This information is provided by the National Institutes of Health (NIH) Genetic and Rare Diseases Information Center (GARD).
The congenital muscle dystrophies are currently classified according to the genetic defects. Historically, congenital muscular dystrophies were classified in two broad groups: Classic CMD (which included the Merosin-deficient CMD and the Merosin-positive CMD)
and the CMD with central nervous system (CNS) abnormalities (Fukuyama CMD, muscle-eye-brain disease and Walker-Warburg syndrome).
Therefore, merosin-positive congenital muscle dystrophy (CMD) is now considered an old term which refers to a group of diseases without structural brain abnormalities that are caused by a variety of gene mutations, resulting in protein defects that do not affect the merosin protein. It usually has a milder phenotype than the merosin-negative CMD dystrophy group and includes, among others:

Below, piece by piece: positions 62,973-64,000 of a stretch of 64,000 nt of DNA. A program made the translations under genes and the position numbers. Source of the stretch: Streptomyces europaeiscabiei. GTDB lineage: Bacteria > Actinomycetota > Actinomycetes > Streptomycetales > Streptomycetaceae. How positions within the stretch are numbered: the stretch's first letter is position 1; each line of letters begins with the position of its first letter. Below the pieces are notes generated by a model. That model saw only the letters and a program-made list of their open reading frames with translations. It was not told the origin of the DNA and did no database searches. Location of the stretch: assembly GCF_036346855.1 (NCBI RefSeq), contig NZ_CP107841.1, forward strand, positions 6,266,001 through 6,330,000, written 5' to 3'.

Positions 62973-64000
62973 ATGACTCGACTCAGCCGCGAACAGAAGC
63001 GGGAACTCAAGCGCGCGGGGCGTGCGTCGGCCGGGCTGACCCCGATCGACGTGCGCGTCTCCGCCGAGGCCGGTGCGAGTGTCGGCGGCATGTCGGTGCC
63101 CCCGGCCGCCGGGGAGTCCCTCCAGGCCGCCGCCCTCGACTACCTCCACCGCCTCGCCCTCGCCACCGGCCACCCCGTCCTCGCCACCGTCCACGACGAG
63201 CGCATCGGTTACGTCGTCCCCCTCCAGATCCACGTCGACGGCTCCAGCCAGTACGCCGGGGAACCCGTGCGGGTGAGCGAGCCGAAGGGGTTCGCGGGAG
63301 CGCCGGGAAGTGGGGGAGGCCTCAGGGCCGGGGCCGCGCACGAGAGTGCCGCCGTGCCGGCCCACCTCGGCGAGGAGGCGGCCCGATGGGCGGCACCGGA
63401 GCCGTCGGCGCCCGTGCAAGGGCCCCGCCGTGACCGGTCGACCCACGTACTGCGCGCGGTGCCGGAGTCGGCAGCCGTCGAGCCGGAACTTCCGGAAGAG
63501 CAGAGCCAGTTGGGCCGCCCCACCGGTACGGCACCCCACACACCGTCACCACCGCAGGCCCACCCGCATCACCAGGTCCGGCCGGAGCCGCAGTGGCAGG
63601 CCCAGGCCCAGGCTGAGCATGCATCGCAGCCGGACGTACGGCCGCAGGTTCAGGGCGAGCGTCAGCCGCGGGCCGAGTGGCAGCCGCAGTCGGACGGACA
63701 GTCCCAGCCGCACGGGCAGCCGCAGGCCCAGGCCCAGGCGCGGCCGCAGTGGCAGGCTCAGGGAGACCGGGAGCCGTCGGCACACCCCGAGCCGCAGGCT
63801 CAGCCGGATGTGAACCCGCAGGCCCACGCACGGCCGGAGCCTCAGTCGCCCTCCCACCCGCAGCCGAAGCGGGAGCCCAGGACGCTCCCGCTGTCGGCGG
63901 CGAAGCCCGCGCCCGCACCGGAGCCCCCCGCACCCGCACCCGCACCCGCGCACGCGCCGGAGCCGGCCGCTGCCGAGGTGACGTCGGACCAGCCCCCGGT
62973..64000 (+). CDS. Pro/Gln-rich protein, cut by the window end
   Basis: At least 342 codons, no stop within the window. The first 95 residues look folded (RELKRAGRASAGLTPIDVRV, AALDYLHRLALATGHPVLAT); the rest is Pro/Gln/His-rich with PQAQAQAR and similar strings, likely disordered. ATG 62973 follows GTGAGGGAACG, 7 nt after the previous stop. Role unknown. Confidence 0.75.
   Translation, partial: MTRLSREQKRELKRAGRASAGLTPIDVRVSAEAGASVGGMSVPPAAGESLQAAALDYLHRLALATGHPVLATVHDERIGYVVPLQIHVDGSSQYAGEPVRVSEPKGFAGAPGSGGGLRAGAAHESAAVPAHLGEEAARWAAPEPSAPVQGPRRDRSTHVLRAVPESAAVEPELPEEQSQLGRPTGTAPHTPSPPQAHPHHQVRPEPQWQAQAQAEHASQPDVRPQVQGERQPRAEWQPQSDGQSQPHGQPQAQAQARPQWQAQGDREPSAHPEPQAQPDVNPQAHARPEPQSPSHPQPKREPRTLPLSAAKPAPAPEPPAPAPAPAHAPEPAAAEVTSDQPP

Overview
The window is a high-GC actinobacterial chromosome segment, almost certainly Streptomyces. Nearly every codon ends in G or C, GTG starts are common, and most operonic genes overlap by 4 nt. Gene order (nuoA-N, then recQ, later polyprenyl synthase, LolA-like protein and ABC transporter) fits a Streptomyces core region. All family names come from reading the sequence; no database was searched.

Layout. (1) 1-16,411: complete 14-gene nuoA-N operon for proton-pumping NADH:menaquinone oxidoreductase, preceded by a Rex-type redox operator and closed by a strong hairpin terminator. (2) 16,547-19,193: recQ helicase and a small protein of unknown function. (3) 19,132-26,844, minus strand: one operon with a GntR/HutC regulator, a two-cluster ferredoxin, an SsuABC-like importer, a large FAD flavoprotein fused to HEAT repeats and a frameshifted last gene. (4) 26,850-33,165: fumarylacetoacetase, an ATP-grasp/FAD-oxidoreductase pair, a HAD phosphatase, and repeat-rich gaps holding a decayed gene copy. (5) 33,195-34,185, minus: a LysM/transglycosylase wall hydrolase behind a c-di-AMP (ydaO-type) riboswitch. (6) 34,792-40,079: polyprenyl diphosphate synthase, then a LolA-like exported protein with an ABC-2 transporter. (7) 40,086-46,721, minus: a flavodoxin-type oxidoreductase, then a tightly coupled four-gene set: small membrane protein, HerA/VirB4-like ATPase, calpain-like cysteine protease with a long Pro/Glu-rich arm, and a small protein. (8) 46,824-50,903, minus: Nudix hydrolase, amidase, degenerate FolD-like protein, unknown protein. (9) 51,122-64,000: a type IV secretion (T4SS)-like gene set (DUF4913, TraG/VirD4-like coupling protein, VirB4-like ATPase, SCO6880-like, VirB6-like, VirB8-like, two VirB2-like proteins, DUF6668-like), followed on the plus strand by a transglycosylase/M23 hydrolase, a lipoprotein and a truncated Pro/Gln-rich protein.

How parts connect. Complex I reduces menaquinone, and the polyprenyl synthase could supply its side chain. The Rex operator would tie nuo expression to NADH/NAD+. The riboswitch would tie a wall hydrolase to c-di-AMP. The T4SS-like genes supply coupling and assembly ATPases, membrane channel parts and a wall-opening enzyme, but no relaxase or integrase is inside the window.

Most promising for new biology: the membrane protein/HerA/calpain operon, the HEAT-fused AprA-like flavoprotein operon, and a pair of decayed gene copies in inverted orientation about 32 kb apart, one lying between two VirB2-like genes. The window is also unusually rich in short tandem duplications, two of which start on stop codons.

Classic CMD without distinguishing features
Rigid spine syndrome associated with mutations in the selenoprotein N1 gene (SEPN1)
CMD with hyperextensible distal joints (Ullrich type)
CMD with intellectual disability or sensory abnormalities.
The pattern of muscle weakness and wasting in the patients within this group of congenital muscular dystrophy conditions is worse in the proximal upper limb-girdle and trunk muscles. Lower limb muscles may be mildly involved. Muscle biopsy shows a dystrophic pattern with normal staining for dystrophin, laminin alpha-2 of merosin and the sarcoglycans.
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